ZAKAT MANAGEMENT The discussion of zakat in my earlier chapter in this book mostly focuses on New Order policy and does not cover the period of the post-New Order. I wrote that there had been no significant progress in zakat management throughout Soeharto’s rule of more than three decades. On the contrary, zakat was often used for the political interests of his regime. Although Soeharto’s government gave lip service to support zakat collection in Indonesia, in reality this regime was

© 2003 Institute of Southeast Asian Studies, Singapore

218

Arskal Salim

ambiguous at best. Soeharto’s readiness to assume the responsibilities of amil (collecting and distributing zakat) in his early years of office and his approval for zakat management via joint ministerial decisions rather than statute (UU) or governmental regulations (PP) in the early 1990s formed part of this ambiguous stance. It is no wonder, therefore, that many Muslims regarded Law No. 38/1999 on Zakat Management (passed by Habibie) as an important political achievement. The zakat law appears to have been hastily drafted to meet triangular interests: to conform with the shari’a, to satisfy Muslim constituents, and to advance the government’s political interests. The first and second interests were evident from the wording of the law, but the last interest was more subtly veiled. Few would deny that by enacting laws such as this, the Habibie government sought to attain broader political support from Muslims, especially in the lead-up to the presidential election. Several important aspects concerning the legal process and enactment of the Law on Zakat Management need to be highlighted here. First, MORA was solely responsible for drafting the bill and conveying it to the parliament for approval. MORA was wary of any criticisms directed by Muslims or others towards the bill. For example, MORA tried to restrict the participation of certain prominent figures such as Masdar F. Masudi8 and Eri Sudewo9 from contributing their views on zakat administration in Indonesia. In a seminar on the dissemination of the bill in Treva Hotel, Jakarta, on 19 August 1999, Masdar said that Malik Fadjar, Minister for Religious Affairs for the Habibie government, had asked him personally to refrain from criticizing the bill.10 This effectively muzzled his public criticisms of the bill. Likewise, Eri Sudewo was confused by MORA’s invitation for him to discuss the bill on 14 May 1999, without attaching a copy of the proposed law. When he finally obtained the draft a day before the meeting, after persistently requesting a copy from MORA, there was not much he could offer the public in terms of informed criticism.11 Furthermore, Eri was astonished to receive a telephone invitation to address a parliamentery discussion of the bill just a day before the meeting with legislative members on 25 August 1999. This was a very strange procedure for such an important meeting. Eri is therefore convinced that MORA sought to dominate the enactment of this law without much consultation, especially from those private institutions with a sound record in zakat administration, such as the Institute of Zakat Management (IMZ).12 This clearly shows that non-governmental elements were deliberately bypassed for the implementation of this law on zakat administration in Indonesia. Among others, MORA may have wanted the bill to empower the role of BAZ (Badan Amil Zakat or Government Amil Zakat Board) over and above LAZ (Lembaga Amil Zakat or other informal/private institutions for amil zakat). In fact, out of the thirty-three articles mentioned in Decree No. 581/1999 by the Minister for Religious Affairs, which was issued as detailed regulation, only four dealt with LAZ. Furthermore, MORA had long anticipated such a law on zakat. This would constitute the sixth bill on zakat passed in Indonesia.13 The first such bill was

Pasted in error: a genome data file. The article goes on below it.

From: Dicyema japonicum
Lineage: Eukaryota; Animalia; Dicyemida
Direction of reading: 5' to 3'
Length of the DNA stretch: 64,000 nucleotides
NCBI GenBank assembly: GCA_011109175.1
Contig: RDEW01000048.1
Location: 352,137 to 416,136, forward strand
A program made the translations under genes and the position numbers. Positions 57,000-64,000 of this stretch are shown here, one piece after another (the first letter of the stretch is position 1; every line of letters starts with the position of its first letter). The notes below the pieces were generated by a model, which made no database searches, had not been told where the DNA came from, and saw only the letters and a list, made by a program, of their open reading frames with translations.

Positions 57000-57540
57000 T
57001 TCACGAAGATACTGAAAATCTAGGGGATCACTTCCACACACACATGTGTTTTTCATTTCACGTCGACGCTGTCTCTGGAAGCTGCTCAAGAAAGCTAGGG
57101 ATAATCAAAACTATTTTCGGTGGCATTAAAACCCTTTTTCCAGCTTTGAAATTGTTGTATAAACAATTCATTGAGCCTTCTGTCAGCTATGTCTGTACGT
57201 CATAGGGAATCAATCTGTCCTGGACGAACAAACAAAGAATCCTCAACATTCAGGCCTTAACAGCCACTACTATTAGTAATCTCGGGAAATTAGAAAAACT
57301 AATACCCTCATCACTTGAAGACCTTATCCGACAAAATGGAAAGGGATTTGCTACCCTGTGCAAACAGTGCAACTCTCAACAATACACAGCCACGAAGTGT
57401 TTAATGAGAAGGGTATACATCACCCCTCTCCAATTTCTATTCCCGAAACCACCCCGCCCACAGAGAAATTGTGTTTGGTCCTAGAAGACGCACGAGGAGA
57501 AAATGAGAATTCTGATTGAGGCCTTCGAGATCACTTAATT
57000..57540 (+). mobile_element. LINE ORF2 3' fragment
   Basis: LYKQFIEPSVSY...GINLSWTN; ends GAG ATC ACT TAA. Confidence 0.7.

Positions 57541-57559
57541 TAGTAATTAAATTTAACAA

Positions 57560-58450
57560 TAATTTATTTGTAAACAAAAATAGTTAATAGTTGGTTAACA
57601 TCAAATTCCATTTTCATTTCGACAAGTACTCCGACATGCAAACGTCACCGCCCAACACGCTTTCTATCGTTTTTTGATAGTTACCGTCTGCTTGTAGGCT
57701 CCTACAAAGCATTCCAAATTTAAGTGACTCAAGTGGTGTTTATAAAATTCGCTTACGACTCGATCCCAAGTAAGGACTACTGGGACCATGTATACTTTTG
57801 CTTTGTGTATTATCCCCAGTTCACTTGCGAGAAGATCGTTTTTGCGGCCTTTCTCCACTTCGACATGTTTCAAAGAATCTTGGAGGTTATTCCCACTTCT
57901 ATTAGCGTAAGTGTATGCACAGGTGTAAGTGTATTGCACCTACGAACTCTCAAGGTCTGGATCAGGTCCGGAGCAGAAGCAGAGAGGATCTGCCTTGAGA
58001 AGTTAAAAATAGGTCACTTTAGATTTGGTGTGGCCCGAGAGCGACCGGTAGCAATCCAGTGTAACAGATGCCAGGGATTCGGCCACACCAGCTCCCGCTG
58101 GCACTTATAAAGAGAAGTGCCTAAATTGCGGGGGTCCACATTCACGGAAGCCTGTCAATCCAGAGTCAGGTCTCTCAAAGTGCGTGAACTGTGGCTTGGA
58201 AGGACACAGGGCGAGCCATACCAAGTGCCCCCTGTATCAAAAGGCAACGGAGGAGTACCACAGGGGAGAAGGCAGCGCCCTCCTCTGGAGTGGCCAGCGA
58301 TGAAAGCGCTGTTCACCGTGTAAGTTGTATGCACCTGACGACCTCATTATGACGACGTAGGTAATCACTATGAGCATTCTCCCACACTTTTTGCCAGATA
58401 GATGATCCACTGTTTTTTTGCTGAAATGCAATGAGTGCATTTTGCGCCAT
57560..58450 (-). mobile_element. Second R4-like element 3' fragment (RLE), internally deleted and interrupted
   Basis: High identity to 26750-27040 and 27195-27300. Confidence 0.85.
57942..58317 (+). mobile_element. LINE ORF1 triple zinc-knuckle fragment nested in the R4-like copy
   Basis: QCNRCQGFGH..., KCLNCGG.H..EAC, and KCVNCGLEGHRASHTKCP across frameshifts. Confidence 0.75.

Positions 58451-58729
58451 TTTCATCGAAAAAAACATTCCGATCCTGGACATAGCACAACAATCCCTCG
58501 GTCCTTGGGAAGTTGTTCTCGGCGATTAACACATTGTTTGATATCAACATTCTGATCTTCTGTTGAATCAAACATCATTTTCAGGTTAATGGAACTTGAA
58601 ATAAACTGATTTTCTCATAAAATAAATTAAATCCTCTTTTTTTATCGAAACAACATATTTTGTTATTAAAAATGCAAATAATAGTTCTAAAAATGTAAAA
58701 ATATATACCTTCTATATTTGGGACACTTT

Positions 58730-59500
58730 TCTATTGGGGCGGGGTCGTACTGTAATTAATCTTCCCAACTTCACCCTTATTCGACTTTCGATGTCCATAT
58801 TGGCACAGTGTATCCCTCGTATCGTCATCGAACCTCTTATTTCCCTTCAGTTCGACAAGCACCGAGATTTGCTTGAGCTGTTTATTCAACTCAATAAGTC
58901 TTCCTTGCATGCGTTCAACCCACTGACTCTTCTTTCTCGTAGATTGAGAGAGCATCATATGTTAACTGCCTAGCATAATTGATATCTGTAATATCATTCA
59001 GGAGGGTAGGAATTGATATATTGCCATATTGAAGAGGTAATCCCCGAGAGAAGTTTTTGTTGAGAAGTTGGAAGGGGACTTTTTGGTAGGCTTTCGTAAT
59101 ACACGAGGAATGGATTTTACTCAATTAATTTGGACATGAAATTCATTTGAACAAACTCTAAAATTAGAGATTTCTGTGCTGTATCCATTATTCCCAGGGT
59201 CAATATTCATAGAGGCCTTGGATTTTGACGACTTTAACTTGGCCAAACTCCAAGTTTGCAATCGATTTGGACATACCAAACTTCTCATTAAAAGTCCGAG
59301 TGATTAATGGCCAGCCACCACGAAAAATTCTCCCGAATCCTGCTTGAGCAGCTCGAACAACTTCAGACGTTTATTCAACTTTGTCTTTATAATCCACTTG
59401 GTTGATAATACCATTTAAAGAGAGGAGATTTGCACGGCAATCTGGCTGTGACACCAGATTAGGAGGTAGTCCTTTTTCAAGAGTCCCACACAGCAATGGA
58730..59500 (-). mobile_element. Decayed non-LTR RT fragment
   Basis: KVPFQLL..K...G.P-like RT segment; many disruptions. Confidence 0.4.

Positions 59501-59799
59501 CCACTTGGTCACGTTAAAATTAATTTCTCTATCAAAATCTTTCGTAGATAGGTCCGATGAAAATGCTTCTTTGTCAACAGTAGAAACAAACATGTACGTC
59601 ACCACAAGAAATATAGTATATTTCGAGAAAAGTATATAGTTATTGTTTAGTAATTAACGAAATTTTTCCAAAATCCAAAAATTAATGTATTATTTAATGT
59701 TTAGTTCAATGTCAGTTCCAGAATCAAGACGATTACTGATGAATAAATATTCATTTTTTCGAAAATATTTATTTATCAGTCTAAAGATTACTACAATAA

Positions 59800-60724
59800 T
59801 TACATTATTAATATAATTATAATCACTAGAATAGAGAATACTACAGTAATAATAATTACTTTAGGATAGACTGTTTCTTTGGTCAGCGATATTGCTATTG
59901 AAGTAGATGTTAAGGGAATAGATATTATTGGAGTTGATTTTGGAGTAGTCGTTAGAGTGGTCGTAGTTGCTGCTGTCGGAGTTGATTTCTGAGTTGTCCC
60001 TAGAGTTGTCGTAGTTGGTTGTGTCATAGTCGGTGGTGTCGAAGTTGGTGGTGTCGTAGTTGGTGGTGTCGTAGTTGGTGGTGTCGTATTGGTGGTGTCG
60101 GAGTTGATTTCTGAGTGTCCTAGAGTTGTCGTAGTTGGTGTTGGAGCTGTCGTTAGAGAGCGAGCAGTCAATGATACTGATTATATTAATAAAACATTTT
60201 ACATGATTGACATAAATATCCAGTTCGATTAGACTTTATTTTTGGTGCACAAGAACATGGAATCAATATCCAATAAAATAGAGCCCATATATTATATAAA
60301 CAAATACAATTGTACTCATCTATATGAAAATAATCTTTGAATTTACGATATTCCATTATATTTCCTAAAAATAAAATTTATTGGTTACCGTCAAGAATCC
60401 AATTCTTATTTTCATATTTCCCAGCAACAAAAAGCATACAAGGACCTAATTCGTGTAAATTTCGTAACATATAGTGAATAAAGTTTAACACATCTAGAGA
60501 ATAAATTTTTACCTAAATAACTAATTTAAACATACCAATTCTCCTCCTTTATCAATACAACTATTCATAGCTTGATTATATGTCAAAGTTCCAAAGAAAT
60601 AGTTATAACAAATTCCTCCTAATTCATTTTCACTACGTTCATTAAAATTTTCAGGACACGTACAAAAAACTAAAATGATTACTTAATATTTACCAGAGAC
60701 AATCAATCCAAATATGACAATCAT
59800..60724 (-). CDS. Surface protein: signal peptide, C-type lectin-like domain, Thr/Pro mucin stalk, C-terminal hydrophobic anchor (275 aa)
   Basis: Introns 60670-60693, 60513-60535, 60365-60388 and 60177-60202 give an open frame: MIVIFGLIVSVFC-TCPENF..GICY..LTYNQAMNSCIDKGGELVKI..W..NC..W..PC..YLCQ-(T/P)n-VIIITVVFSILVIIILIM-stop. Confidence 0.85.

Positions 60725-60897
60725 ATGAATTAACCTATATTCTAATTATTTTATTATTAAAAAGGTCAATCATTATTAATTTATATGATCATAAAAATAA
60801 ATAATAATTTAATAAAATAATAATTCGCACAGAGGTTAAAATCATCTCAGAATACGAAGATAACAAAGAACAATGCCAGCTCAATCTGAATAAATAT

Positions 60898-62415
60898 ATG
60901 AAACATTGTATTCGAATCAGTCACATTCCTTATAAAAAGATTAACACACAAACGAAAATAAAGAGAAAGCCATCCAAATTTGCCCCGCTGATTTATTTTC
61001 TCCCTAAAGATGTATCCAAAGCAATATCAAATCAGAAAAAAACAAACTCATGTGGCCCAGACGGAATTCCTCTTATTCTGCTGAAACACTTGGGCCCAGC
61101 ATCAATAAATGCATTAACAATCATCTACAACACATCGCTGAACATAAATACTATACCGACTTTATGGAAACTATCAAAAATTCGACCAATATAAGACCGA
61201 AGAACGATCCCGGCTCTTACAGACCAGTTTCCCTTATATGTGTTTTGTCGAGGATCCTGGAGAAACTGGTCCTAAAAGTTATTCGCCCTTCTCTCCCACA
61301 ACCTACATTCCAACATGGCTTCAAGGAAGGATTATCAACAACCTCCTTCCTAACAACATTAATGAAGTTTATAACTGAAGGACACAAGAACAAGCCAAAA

© 2003 Institute of Southeast Asian Studies, Singapore

Epilogue: Shari’a In Indonesia’s Current Transition

219